Fruit and vegetable intake and preference

Parents completed a modified Block Kids Questionnaire (available in English and Spanish)–a brief, 2-page, 41-item food frequency screener (FFS) that inquired about their child's recent dietary intake in the past seven days (NutritionQuest, Berkeley, CA, USA). Intake of total fruits and vegetables was estimated (frequency × portion size, summed across foods). Additionally, intake of total and individual carotenoids was estimated based on the USDA Food and Nutrient Database for Dietary Studies33 (Supplementary Appendix). Because adjusting for total energy intake (kcals) may yield more reliable estimates of self-reported diet,34 we energy-adjusted intake of total fruits and vegetables and total carotenoids estimated from the FFS. Parents also completed the Preschool-Adapted Liking Survey, developed by our group. This two-page, 5 min survey asked parents to rate their child's likes or dislikes of 18 food and beverage items, as well as four non-food items (for example, a loud siren, taking a bath) on a continuous scale. Liking scores were generated by measuring the ±100 point line from the center rating (‘he/she thinks it's ok’ at 0) to the liking rating (‘he/she really likes it’ from 30 to 50 and ‘he/she loves it’ from 80 to 100) or to the disliking rating (‘he/she really does not like it’ from –30 to –50 and ‘he/she hates it’ from –80 to –100). An average liking score was computed for total fruits and vegetables, and for high carotenoid foods (Supplementary Appendix).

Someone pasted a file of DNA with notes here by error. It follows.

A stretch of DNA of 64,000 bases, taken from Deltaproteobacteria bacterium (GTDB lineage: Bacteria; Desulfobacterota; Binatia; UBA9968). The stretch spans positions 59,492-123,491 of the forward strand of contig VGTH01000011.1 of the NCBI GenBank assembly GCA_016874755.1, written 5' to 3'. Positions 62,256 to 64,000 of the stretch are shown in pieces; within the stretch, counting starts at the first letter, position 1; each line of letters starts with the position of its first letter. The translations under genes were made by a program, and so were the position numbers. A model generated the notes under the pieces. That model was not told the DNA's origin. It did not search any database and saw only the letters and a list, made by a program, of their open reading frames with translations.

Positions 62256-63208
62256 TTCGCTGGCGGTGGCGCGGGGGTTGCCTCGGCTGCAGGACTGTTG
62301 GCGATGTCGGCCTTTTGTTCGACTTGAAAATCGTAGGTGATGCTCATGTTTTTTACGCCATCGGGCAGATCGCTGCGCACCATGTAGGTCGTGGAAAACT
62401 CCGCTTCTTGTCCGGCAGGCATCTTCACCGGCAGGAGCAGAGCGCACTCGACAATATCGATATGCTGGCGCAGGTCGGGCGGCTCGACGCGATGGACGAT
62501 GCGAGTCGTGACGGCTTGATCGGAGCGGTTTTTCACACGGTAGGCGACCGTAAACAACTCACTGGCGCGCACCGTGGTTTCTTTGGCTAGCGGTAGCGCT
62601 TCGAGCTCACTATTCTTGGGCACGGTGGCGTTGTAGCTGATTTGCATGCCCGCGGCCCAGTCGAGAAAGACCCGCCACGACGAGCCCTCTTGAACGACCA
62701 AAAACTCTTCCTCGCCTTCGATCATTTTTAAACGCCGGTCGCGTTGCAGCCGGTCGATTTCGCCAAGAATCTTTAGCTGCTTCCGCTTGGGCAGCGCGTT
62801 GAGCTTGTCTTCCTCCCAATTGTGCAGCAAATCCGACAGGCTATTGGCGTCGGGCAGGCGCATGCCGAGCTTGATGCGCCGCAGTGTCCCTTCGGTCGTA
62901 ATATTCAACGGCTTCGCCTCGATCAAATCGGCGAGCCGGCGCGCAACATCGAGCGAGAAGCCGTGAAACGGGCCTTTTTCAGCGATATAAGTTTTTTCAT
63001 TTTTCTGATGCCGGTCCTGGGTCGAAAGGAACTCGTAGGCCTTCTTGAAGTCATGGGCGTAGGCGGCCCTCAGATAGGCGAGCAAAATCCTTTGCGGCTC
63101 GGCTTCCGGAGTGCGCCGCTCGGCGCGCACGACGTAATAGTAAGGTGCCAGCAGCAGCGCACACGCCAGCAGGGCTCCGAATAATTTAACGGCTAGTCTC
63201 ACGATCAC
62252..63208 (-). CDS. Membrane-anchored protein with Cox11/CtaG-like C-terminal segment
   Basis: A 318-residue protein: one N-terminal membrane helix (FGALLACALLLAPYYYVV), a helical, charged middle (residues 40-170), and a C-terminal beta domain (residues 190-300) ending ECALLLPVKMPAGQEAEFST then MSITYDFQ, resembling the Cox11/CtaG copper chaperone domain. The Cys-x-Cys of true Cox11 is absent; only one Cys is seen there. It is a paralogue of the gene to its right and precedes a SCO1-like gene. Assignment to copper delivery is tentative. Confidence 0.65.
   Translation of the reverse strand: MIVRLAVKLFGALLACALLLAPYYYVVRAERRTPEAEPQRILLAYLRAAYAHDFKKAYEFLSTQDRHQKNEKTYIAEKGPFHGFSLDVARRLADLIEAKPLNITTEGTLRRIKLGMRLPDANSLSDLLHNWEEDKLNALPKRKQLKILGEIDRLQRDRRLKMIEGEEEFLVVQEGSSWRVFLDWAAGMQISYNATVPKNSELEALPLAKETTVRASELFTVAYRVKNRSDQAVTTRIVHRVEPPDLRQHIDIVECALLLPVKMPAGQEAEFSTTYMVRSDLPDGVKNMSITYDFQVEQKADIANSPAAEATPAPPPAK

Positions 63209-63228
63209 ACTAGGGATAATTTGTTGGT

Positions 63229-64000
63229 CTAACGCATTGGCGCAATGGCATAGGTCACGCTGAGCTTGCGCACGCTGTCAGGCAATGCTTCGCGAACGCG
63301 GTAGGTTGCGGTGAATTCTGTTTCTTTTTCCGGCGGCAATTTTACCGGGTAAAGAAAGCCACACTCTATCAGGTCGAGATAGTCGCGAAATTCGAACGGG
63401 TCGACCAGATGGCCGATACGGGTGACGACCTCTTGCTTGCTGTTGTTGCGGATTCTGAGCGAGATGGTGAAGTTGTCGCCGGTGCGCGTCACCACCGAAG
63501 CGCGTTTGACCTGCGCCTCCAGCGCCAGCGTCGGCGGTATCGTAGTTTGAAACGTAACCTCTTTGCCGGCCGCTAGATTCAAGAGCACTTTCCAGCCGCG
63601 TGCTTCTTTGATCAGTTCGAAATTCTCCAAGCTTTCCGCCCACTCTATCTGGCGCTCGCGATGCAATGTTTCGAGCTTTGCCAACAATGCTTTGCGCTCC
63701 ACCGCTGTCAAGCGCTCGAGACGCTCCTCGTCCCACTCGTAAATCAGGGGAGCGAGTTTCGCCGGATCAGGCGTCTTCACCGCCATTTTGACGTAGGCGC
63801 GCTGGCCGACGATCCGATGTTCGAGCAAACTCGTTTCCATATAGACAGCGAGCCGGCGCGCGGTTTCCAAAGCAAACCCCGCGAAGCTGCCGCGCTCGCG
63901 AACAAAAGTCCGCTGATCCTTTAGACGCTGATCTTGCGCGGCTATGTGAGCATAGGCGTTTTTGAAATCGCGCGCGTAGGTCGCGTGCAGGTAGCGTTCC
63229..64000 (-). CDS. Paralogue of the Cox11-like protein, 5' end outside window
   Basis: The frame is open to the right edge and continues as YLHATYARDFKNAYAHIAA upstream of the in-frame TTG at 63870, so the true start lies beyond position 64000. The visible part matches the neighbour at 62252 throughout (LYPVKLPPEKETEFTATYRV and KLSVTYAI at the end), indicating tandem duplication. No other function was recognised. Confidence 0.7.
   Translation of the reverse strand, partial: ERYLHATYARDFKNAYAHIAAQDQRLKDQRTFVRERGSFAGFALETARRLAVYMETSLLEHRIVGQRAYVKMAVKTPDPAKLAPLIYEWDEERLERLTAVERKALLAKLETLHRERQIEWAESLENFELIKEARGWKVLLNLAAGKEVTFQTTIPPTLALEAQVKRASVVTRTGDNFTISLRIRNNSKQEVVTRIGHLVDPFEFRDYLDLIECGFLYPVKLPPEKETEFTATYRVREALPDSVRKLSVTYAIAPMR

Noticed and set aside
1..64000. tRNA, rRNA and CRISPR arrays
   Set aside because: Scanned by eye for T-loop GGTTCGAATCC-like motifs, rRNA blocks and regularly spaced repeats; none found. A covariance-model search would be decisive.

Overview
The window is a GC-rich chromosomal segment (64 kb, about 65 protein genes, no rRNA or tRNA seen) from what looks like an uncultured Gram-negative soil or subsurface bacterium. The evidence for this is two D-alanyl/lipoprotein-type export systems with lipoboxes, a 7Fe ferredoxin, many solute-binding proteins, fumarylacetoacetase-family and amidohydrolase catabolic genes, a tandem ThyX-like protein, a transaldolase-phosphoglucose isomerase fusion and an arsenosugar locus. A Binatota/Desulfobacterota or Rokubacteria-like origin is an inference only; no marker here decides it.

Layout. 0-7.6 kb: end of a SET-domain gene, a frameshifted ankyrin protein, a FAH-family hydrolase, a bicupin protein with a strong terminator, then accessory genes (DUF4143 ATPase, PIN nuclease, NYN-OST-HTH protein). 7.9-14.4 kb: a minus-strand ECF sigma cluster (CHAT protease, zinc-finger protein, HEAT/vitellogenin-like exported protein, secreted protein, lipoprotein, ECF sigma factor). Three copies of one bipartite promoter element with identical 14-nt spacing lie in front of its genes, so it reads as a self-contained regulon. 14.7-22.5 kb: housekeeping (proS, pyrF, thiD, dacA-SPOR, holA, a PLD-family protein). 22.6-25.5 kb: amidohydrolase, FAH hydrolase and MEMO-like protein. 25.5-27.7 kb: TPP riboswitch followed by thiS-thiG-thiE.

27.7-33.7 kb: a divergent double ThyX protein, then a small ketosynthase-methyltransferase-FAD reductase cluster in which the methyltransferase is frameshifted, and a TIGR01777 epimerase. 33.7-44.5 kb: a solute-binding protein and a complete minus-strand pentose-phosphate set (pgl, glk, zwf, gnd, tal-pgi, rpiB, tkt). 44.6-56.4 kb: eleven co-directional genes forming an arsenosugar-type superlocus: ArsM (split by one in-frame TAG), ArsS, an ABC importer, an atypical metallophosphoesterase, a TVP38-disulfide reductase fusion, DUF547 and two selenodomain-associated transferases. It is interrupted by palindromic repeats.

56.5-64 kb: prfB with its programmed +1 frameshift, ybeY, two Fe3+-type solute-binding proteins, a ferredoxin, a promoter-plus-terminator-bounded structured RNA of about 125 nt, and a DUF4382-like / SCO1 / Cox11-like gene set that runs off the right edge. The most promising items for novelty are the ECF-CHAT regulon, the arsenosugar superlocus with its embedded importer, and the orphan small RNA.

Statistical analysis

Descriptive statistics were obtained for the continuous response variable, mean RRS values for skin carotenoid status, as well as the main effect of demographic covariates and fruit and vegetable intake in relation to the response variable. To estimate variability in skin carotenoid status, a histogram of RRS values (measured in skin Raman intensity) was plotted for the total sample, using the mean of the three replicate values. RRS mean values and medians were estimated for five racial and ethnic groups (Hispanic, black non-Hispanic, white non-Hispanic, biracial and other) and by BMI percentile for sex and age, as a continuous and categorical variable for weight status (underweight (<5th percentile), healthy weight (5th to <85th percentile), overweight (85th to <95th percentile) and obese (95th percentile)). An analysis of variance was performed to test whether any of the two-group comparisons in RRS mean values was significantly different at the 0.05 level.